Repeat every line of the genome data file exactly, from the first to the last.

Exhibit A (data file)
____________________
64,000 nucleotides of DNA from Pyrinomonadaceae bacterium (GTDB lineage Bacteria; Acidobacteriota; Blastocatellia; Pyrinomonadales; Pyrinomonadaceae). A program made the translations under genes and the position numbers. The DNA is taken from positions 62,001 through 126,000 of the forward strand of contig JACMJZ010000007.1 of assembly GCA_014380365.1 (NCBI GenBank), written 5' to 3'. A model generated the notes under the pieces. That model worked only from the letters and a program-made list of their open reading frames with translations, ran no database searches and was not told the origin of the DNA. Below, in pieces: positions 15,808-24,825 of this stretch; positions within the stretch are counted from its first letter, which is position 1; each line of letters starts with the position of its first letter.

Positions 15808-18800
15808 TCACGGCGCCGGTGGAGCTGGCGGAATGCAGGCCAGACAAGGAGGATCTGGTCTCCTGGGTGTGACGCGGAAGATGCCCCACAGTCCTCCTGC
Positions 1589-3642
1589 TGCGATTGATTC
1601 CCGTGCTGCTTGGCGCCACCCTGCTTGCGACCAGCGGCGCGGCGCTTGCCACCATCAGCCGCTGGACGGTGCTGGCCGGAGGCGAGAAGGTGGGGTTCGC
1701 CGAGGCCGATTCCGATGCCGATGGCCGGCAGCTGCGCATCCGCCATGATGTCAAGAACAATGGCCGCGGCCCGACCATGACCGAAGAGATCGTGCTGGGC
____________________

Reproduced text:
64,000 nucleotides of DNA from Pyrinomonadaceae bacterium (GTDB lineage Bacteria; Acidobacteriota; Blastocatellia; Pyrinomonadales; Pyrinomonadaceae). A program made the translations under genes and the position numbers. The DNA is taken from positions 62,001 through 126,000 of the forward strand of contig JACMJZ010000007.1 of assembly GCA_014380365.1 (NCBI GenBank), written 5' to 3'. A model generated the notes under the pieces. That model worked only from the letters and a program-made list of their open reading frames with translations, ran no database searches and was not told the origin of the DNA. Below, in pieces: positions 15,808-24,825 of this stretch; positions within the stretch are counted from its first letter, which is position 1; each line of letters starts with the position of its first letter.

Positions 15808-18800
15808 TCACGGCGCCGGTGGAGCTGGCGGAATGCAGGCCAGACAAGGAGGATCTGGTCTCCTGGGTGTGACGCGGAAGATGCCCCACAGTCCTCCTGC
Positions 1589-3642
1589 TGCGATTGATTC
1601 CCGTGCTGCTTGGCGCCACCCTGCTTGCGACCAGCGGCGCGGCGCTTGCCACCATCAGCCGCTGGACGGTGCTGGCCGGAGGCGAGAAGGTGGGGTTCGC
1701 CGAGGCCGATTCCGATGCCGATGGCCGGCAGCTGCGCATCCGCCATGATGTCAAGAACAATGGCCGCGGCCCGACCATGACCGAAGAGATCGTGCTGGGC